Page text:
Tag Archives: bodies

Age and Pedagogy

A recent Chronicle article discusses age and teaching through the lens of a magazine article called “Confessions of a formerly hot woman.” The author does a really nice job of pointing out how problematic associations between bodies and knowledge nevertheless manifest in very real ways in the classroom. A single pedagogy may not work forever; pedagogy must shift along with teacher embodiment.

“… in recent years, as I have moved into middle age, the concept of the “formerly hot woman” has returned to me in a different manifestation, one related to my professional identity as a professor of English. . . .  students are beginning to react differently to my pedagogical and advising strategies . . .”

I find this fascinating, and a little troubling. Moreover, I’m  a bit appalled at the lack of research in this area. (Maybe I’m using the wrong search terms.) Aside from this Chronicle piece, my initial searches have turned up only one relevant article on how pedagogy might change as teachers age. Everything else is focused on the age of learners, or turns up sources about the information/digital/internet “age.” The one piece I did find–an article from the journal Feminist Teacher–introduces some fairly insulting stereotypes about female teachers of reproductive age. I refuse to believe that the only way we can value the teaching of older women is by denigrating that of their younger counterparts, and thus I’m left with very little in the way of resources to think about how pedagogy changes with age. Perhaps this is an important direction for future research on teaching and embodiment.

Notes on Isaac West’s Transforming Citizenships, NYUP, 2014.

West offers several case studies of how transgender articulations of law can change our perspectives. He also offers “performative repertoire” as a concept to get beyond acontextual legal rhetorics (see more below). Following are selected quotations and contextualizing notes.

“Academic critique that is limited to official state texts, including legislative debates, statutes, and court opinions, embraces an impoverished sense of the rhetoricity of citizenship and its corresponding agencies” (p. 17)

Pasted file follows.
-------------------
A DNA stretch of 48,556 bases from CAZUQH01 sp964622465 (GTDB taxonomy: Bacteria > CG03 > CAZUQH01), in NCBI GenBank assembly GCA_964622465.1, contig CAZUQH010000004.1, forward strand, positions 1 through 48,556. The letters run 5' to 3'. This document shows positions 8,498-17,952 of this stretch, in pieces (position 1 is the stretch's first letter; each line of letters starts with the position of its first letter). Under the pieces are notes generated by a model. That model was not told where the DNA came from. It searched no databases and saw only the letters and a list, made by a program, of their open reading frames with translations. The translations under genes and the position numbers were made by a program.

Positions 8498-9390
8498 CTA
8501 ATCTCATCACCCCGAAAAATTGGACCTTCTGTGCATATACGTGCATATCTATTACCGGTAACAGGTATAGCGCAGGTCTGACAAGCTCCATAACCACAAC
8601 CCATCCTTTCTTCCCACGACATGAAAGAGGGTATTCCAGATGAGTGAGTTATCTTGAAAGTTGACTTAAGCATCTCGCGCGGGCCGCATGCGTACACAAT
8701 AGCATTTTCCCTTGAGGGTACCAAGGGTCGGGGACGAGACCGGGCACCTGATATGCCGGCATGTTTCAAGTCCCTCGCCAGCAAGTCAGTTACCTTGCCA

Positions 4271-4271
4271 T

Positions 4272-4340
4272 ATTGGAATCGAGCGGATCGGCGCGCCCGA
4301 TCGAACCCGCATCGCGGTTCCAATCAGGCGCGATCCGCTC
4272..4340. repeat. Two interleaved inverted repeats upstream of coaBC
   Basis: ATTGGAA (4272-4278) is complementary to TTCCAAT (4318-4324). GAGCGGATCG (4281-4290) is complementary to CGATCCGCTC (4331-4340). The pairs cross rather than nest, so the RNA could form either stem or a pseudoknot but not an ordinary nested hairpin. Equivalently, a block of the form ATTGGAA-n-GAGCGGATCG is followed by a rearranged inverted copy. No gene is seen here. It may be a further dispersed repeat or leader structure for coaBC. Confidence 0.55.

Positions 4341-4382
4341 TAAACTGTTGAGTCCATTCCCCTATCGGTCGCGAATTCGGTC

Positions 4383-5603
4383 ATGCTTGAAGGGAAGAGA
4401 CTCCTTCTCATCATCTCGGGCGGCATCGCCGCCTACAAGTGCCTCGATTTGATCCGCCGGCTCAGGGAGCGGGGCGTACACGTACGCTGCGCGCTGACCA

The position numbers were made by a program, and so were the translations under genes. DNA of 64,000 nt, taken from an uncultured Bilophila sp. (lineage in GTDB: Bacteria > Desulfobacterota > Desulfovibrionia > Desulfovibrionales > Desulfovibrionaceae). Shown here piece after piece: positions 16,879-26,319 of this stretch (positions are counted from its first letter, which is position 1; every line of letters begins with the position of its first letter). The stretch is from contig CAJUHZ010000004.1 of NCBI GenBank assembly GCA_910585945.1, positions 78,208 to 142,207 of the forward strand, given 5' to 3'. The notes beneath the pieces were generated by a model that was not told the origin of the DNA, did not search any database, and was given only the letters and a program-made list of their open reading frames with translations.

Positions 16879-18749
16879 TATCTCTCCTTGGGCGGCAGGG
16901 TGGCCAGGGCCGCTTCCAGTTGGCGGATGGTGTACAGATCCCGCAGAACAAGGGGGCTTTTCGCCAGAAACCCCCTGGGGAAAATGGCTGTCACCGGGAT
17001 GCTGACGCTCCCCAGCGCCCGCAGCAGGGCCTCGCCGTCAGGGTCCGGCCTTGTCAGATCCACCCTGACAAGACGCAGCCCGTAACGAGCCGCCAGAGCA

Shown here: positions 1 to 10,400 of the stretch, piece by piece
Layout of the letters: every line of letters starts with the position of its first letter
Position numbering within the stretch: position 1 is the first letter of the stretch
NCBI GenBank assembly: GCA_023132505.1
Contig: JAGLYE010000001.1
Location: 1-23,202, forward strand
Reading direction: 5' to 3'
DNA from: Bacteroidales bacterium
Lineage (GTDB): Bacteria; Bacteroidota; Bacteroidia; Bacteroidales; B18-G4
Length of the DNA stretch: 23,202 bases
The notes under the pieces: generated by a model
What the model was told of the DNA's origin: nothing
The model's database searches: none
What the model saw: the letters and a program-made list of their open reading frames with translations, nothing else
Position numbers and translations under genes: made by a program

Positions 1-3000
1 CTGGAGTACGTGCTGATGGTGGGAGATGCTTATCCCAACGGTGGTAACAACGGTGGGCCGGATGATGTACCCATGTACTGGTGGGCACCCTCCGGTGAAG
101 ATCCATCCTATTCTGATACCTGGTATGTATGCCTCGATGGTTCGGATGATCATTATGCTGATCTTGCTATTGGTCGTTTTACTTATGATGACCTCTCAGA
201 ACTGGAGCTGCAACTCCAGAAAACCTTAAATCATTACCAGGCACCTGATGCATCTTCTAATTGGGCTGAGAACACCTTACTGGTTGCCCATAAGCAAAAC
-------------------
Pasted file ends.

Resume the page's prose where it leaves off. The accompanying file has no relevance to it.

“an exclusive focus on litigation does not provide an accurate picture of legal subjectivities” (p. 20)

“contextualized critiques of articulations of citizenship are necessary correctives for conceptualizing the law not as an external force acting on culture, but rather as an actually existing set of cultural effectivities” (p. 21)

“agency must be understood as a ‘performative repertoire,’ or as embodied practices enabled by and negotiated through the logics of subjective recognition” (p. 39)

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Notes on Wendy Mitchinson’s Body Failure: Medical Views of Women, 1900-1950. University of Toronto Press, 2013.

Mitchinson chronicles the history of how the male body was understood as normal and the female body was understood as abnormal, weak, prone to breakdown in the first half of the twentieth century in Canada. What follows are selected quotations and some contextualizing notes.

The first chapter on “Woman’s Place” takes up historical arguments based in medicine and health (and, implicitly, reproductive capacity and fertility) about women’s employment, eating habits, exercise, fashion. The author points out that female sexual organs are naturally better protected than male sexual organs, and yet physicians only seemed to express concern over female fertility in most of these areas.

“I see medicine as a bedrock of societal norms, sometimes in their creation and more often in their maintenance” (p. 8).

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Notes on Mel Y. Chen’s Animacies: Biopolitics, Racial Mattering, and Queer Affect. Duke University Press, 2012.

This book “ draws upon recent debates about sexuality, race, environment, and affect to consider how matter that is considered insensate, immobile, deathly or otherwise “wrong” animates cultural life in important ways” (p. 2). In the context of the course on embodiment that I’m currently teaching, this book has helped me to think about expectations of bodies (both human and non-human) and how these expectations shape what is possible for particular kinds of bodies.

Chen begins with a discussion of linguistic’s uptake of this term: “animacy most generally refers to the grammatical effects of the sentience or liveness of nouns” (p. 2). “The hikers that rocks crush” is a phrase that gives us trouble because we expect rocks to be lower on the animacy hierarchy than hikers.

“[S]uch an animating principles avowedly refused a priori divisions between mind and body, the philosophical legacy of Descartes which today remains cumbrous to scholars of material agency” (p. 4). Much of the work in the embodiment class had come back to ways of resisting or subverting the mind-body division.